The amontillado I mentioned, by the way, is kind of a failed fino. As in Greg's description, the flor (call it a filmy cap of yeast if that sounds better than mold) is attempted, but it's historically been harder to guarantee inland near Montilla, than along the coast near Jerez, or in Sanlucar de Barrameda where the manzanillas come from. So when the flor fails to develop, the wine starts (or intentionally has started for it, with adjustment of alcohol level included) a delayed oxidation, though the resulting color is still clearer and the oxidized flavor less intense than with olorosos (but darker and more oxidized than the finos). Amontillados are still, usually, dry and not as regularly sweetened as olorosos tend to be.

If you're looking for brand names, Lustau isn't a terrible place to start. It's widely distributed (even to shops in Tokyo) and its level of quality isn't a bad platform from which to launch your explorations. Ultimately, if you want to go ultra-sherry-geeky, you could spend time trying to chase down limited-production projects like Equipo Navazos (who don't stop at cherry-picking the best soleras, but from the best barrels within those soleras). In between, there's an awful lot of landscape and landmarks to explore. If you have the opportunity, one great way to jumpstart things would be to give youself a week in Jerez and Sanlucar, going from bodega (and their soleras) to tasting room to restaurant, day after day. You'll wish you came by car if you didn't, because you'll want to take a trunkload with you backhome on the ferry.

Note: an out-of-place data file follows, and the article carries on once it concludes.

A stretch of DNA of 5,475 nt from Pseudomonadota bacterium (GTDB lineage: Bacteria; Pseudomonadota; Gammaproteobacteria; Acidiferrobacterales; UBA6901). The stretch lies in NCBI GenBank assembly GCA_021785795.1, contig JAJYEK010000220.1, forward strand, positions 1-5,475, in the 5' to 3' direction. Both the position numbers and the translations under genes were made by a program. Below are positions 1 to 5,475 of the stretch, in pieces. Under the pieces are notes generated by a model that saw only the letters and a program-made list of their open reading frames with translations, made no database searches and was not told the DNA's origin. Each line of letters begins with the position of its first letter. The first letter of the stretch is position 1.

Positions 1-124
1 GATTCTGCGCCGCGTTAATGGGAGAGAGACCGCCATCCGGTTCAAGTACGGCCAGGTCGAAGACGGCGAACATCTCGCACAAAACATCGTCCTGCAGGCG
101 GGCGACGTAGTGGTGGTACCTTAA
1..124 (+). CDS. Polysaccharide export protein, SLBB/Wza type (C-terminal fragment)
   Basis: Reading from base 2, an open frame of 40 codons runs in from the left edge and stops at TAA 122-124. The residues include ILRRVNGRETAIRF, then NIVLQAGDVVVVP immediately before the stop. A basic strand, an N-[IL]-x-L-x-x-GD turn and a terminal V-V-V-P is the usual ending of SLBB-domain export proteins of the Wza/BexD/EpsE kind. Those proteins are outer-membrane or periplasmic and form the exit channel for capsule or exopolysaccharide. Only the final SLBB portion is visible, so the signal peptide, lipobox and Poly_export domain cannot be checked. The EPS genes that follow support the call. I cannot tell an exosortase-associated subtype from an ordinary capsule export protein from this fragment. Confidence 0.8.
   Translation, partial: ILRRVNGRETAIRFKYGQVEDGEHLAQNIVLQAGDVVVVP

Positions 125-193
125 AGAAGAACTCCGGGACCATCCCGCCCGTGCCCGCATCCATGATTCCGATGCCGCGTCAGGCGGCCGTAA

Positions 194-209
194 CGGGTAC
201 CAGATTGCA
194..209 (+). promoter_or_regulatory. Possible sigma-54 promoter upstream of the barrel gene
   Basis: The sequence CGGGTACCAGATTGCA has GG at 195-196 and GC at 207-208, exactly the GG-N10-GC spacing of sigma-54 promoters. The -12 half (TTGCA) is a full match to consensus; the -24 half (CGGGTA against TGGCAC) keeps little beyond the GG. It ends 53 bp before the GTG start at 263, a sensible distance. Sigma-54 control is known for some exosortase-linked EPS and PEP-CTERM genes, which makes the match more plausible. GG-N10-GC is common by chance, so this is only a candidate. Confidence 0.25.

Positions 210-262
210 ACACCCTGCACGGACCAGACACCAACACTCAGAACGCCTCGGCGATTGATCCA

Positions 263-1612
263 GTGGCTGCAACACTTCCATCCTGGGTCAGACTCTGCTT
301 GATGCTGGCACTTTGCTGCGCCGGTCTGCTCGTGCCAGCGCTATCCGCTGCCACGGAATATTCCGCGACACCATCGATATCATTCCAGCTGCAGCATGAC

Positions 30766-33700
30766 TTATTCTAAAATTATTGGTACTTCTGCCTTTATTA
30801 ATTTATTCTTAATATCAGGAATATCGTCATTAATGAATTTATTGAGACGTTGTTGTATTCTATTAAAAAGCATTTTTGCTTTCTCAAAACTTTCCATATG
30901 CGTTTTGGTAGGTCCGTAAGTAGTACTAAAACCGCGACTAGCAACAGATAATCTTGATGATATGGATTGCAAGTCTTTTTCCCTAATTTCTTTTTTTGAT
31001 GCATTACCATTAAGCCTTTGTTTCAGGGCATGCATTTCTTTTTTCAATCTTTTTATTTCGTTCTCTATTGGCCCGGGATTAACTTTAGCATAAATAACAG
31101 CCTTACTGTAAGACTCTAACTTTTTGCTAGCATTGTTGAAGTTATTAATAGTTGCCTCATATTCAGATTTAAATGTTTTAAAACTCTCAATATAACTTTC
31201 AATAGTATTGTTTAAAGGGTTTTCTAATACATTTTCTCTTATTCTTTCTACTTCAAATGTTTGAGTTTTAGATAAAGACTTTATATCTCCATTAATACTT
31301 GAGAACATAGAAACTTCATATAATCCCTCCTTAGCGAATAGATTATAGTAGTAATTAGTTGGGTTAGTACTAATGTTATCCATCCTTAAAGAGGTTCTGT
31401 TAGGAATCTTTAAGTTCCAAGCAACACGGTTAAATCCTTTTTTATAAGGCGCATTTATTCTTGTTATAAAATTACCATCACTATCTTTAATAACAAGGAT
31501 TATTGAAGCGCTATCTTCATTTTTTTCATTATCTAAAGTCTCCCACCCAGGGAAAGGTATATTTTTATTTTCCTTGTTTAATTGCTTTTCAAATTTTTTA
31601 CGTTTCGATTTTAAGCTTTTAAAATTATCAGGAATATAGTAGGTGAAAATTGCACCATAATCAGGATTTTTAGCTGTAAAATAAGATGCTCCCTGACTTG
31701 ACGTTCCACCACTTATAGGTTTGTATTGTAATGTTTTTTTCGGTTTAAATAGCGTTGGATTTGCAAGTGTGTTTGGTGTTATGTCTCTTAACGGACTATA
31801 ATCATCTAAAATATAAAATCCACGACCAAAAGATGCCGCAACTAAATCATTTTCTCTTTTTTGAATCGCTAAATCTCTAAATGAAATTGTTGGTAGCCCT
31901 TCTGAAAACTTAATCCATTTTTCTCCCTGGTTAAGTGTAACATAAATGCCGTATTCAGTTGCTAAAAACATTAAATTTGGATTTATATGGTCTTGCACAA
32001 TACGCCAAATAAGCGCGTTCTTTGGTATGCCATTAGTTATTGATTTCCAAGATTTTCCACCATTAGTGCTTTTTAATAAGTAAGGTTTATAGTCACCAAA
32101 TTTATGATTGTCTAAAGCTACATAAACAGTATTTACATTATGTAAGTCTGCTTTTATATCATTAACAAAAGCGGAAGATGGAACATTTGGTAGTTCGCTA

Hell, make it two weeks and spend the week before traversing Andalusia, whether Sevilla, Granada, or some hilltop or beachside boutique hotel. I once spent a couple of months traveling from Barcelona to Jerez (after kickstarting the trip with a month in Mallorca and Ibiza ;-)  ). About a week in we started a nightly custom of finding bars in each town that would always have a group of flamenco performers in the corner. Buy them a round and they'd play a song, whether we requested just guitar or with dancing. In Barcelona and Valencia we started by drinking wine ourselves, but even before we reached Andalusia we'd shifted to sherry as the automatic order when we walked in. Interestingly the evolution went from oloroso to amontillado to fino to the fino-subset of manzanilla in our drinking habits, with fino and manzanilla standard by the time we hit Andalusia. This was nearly a dozen years ago, and as it turned out manzanilla was starting to take domestic consumption within Spain by storm. It apparently wasn't just us, since I heard a figure whereby before the end of the naughties manzanilla made up 70% or more of domestic sherry demand.